Guest blog by Anna Brand, Land Use Policy Officer, RSPB Scotland
The Agri-environment Climate Scheme (or AECS) began accepting applications for its 2018 round on January 17th. The scheme compensates and/or incentivises farmers and crofters for managing their land to help wildlife, to improve the health of the wider environment, and to help tackle climate change, contributing towards sustainable land management for years to come.
AECS is one of the best ways to get financial support to help wildlife and do our bit for the environment. Through the scheme you can access public funding to help save threatened farmland species such as the corncrake, corn bunting, curlew, marsh fritillary and great yellow bumblebee as well as protecting soil and water. It can also be used to create, manage or restore important farmland habitats such as hedgerows, wetlands and species-rich grasslands. Applications can be submitted both as a single business, and when working as a collaboration with neighbours and nearby holdings. It can also help support traditional crofting practices that allow certain species and habitats to thrive, like keeping cattle on the Western Isles to benefit machair – a long-standing part of many crofting businesses.
As with any funding scheme, the application process can seem daunting, but starting early, seeking advice, and checking out Scottish Government’s full top tips and common application mistakes can help with some of the usual pitfalls. We’re just discussing a snapshot of these here.
One of the first important steps is to check out what is available on your land. Which options are available on your holding? Which parts of your farm are eligible for the options that you are interested in? Where is the best place for wildlife to put each of the options? Resources such as Farm Wildlife can provide advice on how you can maximise the benefit of your agri-environment options for wildlife.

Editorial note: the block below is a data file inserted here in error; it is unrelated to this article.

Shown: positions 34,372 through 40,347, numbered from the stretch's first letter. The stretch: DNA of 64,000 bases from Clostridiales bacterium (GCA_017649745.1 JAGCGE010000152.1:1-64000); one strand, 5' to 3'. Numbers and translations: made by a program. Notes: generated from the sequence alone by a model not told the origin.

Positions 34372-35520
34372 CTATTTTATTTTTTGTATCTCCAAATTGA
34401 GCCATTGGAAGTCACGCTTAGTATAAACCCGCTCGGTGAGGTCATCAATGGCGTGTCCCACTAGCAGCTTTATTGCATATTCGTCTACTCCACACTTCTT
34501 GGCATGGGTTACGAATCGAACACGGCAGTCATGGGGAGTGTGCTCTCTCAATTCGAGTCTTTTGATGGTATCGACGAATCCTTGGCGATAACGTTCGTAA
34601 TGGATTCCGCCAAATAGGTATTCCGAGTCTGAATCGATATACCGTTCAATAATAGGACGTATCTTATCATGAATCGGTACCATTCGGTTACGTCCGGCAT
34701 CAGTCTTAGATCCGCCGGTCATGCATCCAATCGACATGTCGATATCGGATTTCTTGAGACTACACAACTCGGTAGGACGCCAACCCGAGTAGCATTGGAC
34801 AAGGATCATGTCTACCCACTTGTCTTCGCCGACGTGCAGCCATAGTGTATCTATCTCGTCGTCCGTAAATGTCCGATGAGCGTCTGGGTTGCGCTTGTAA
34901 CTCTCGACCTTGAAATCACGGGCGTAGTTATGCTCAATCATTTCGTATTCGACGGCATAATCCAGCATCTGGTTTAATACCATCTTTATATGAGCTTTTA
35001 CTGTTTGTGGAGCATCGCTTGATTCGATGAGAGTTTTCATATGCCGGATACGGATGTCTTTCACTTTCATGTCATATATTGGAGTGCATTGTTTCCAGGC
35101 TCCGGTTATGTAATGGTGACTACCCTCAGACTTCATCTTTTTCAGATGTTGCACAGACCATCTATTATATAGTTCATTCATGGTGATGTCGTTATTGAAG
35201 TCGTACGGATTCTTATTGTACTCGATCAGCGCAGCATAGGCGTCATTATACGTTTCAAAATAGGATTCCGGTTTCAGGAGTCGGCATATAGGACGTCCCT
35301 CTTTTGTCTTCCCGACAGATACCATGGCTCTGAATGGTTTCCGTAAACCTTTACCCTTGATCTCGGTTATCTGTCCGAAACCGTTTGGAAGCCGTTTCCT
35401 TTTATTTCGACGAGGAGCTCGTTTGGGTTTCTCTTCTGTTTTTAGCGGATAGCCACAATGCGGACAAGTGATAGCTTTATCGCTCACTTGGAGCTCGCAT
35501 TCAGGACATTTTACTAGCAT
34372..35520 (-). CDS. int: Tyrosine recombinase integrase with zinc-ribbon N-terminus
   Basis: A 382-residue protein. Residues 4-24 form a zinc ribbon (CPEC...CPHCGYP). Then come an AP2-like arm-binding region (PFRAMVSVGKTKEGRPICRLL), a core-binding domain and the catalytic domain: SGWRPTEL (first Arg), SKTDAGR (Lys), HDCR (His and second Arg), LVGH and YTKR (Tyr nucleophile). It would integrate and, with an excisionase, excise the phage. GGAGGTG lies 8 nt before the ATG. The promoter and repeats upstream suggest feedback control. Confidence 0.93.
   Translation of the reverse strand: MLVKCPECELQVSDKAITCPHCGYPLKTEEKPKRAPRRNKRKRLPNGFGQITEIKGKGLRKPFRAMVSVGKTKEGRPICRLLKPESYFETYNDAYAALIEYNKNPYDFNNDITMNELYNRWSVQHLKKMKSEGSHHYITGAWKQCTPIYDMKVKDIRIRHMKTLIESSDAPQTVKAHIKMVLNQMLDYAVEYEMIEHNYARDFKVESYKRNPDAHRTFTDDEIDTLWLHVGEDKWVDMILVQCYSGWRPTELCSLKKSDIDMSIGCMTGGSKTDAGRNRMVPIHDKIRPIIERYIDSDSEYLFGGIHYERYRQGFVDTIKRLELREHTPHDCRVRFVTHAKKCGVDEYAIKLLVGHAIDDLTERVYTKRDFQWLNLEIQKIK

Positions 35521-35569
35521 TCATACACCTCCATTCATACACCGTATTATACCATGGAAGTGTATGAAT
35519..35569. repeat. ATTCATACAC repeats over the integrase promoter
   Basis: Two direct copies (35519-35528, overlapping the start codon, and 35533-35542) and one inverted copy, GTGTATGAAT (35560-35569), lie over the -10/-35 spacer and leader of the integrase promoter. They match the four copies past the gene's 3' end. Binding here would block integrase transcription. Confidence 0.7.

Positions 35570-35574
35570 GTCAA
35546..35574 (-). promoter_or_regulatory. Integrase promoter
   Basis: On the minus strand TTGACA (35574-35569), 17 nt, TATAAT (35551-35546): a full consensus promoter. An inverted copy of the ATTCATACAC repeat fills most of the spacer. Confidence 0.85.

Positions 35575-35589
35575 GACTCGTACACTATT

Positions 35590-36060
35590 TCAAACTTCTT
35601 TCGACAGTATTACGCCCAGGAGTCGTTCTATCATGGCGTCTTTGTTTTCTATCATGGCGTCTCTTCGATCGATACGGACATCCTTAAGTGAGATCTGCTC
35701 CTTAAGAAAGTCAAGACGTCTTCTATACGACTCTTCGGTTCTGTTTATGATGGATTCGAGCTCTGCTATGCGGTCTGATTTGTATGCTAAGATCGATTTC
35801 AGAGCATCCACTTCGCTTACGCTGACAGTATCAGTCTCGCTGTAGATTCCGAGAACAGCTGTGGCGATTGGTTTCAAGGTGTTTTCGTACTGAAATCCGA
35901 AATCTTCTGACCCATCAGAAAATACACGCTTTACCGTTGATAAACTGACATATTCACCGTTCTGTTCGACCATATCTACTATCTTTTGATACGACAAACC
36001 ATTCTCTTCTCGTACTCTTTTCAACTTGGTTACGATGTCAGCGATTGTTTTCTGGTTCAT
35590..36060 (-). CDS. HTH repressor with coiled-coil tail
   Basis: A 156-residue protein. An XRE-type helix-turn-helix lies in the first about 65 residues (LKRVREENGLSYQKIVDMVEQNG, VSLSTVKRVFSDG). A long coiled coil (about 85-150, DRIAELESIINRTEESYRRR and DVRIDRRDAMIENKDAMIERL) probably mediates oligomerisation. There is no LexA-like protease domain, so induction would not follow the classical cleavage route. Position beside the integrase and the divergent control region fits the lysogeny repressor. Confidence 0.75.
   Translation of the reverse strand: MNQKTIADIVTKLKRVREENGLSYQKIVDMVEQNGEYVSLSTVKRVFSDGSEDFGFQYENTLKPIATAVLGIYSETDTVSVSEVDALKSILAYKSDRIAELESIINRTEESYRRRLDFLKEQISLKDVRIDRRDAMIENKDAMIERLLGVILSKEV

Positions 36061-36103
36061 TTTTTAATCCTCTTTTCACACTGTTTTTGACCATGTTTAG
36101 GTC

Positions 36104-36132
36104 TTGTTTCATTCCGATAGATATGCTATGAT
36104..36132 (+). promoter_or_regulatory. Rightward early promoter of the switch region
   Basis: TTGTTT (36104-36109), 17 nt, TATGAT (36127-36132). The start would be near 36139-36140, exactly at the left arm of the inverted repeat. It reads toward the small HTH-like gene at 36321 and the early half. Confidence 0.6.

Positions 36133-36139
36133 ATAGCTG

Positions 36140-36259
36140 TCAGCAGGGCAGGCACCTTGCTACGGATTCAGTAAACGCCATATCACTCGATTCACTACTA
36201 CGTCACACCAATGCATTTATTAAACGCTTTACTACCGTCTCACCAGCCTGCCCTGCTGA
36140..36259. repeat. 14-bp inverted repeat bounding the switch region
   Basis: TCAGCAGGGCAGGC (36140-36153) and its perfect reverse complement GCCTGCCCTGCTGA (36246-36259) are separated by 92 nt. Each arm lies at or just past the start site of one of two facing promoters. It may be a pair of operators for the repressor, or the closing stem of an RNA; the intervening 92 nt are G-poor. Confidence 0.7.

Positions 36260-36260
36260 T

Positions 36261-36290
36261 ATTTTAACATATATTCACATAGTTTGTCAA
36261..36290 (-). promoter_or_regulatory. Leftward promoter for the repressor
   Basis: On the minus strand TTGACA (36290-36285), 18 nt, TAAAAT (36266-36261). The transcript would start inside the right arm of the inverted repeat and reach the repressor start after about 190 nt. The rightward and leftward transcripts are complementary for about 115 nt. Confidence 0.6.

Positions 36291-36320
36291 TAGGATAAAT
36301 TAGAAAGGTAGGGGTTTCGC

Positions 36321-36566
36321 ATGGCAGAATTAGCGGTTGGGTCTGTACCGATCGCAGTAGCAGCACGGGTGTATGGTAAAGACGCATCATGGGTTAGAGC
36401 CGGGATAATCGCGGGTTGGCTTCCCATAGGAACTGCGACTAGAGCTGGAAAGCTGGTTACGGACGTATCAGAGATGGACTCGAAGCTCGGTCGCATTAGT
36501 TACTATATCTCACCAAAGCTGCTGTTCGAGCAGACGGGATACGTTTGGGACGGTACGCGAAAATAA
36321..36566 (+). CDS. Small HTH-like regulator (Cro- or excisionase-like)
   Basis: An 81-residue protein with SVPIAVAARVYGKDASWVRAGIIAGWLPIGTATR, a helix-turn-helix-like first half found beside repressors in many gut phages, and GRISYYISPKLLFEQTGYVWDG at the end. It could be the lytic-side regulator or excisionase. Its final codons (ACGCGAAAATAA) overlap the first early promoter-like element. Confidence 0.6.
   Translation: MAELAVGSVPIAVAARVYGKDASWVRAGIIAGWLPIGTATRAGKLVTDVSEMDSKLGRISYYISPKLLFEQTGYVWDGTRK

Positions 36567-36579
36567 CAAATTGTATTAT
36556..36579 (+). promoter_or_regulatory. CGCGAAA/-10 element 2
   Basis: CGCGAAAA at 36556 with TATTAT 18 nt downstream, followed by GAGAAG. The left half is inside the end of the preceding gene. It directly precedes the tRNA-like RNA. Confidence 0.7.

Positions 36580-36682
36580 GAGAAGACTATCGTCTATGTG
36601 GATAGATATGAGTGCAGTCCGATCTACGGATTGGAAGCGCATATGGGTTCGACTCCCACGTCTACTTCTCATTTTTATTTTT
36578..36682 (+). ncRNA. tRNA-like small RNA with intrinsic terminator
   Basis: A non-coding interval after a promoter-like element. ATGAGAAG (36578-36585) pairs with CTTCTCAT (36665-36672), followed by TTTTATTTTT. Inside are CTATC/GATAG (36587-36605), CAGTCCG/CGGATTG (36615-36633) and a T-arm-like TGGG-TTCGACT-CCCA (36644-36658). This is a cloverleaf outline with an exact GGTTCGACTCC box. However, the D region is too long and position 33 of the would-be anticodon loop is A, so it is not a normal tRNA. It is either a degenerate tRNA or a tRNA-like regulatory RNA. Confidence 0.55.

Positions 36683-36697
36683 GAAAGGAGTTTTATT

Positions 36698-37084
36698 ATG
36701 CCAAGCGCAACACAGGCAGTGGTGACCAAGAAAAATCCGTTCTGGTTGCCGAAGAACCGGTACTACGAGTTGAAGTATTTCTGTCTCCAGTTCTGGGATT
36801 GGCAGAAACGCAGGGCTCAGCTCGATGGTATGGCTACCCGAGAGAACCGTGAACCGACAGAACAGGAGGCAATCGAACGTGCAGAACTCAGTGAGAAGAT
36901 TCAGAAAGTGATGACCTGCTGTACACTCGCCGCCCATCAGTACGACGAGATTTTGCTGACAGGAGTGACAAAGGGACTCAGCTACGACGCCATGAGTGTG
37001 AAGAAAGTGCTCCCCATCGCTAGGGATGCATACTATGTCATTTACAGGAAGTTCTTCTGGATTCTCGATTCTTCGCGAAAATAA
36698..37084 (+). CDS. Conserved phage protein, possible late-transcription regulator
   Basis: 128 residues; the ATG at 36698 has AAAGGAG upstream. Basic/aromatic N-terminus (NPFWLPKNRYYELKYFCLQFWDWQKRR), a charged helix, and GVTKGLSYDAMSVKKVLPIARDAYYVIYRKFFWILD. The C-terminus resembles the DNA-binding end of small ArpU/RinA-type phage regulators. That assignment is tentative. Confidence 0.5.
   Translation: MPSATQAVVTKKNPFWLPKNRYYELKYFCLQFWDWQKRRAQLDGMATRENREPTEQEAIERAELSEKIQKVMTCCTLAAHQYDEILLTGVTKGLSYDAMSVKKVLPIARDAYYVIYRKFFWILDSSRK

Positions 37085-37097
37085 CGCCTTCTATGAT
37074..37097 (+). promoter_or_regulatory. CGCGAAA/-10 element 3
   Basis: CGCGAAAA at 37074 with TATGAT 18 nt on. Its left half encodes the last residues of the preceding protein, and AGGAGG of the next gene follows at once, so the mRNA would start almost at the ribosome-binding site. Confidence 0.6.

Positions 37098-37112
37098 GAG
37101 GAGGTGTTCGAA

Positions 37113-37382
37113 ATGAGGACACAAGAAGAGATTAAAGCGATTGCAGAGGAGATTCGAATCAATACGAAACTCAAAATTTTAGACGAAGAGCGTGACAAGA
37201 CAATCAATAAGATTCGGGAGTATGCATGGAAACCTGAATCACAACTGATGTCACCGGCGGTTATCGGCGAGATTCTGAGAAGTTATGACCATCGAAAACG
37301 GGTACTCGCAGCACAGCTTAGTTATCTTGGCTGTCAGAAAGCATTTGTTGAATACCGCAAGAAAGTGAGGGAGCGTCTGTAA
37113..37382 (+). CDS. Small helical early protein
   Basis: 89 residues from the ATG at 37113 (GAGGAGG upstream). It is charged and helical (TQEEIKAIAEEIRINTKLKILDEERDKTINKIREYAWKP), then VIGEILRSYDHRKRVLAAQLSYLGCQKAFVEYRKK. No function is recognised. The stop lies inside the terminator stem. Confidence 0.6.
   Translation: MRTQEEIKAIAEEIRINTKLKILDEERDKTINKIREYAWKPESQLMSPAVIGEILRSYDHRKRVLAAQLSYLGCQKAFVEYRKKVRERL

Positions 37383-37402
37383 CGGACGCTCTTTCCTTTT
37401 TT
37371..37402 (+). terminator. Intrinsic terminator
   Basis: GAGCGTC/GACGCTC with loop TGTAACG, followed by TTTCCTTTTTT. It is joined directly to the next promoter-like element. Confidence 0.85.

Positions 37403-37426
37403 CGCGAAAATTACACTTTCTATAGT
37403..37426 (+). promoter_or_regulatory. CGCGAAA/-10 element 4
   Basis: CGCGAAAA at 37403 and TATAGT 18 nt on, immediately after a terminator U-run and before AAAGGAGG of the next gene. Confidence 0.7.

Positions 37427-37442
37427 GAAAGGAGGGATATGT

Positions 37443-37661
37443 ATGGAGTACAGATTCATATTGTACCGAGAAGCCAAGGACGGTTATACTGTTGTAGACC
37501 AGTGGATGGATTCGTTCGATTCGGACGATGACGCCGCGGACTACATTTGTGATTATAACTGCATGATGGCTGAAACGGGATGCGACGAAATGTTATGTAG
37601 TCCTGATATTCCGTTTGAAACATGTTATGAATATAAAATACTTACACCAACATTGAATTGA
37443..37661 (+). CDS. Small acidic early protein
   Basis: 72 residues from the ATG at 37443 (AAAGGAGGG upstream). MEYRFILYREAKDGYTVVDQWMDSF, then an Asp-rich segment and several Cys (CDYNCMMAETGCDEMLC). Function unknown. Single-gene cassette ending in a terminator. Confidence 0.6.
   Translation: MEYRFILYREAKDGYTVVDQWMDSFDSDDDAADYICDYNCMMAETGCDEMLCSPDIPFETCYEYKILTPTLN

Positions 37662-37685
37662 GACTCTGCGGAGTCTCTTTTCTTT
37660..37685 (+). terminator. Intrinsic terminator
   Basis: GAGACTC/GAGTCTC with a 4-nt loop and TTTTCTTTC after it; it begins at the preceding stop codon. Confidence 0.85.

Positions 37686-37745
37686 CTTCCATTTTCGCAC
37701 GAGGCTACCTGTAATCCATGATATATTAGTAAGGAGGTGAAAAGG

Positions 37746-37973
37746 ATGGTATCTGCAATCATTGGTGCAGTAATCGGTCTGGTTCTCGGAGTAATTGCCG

If you have land on a designated site (e.g. SPA, SSSI or an SAC), there may be additional requirements you need to consider. Scottish Government advise that you check with Scottish Natural Heritage if you are on a designated site, and they may be able to offer you some advice.
You must also check which documents you need to submit. For example, you can earn points for managing your land to benefit priority species, if you have fulfilled the necessary requirements. If you have, say, curlew and snipe on your farm, you can score points for managing for these if you have included wader options and capital items in your application and submitted the Vulnerable Priority Species form. The same applies for other priority species; the full list can be found here.
Collaborative applications with neighbours can, if well designed, be better for wildlife by providing larger, linked up habitats. For this reason, working with neighbours can earn additional points in the assessment process, increasing your chances of a successful application. But as with the priority species, if you are submitting a collaborative application, you need to make sure you have submitted the proof for these collaborations; you can find more information here: Scoring Criteria.
These are just some suggestions for a smooth application process to AECS. If in doubt about the application, get in touch with your local RPID or SNH office. The window which opened on January 17th runs until April 13th, with an extension to May 31st for applications of more than 5 collaborators.
Images: Machair by Chris Gomersall (rspb-images.com); young lapwing by Andy Hay (rspb-images.com).
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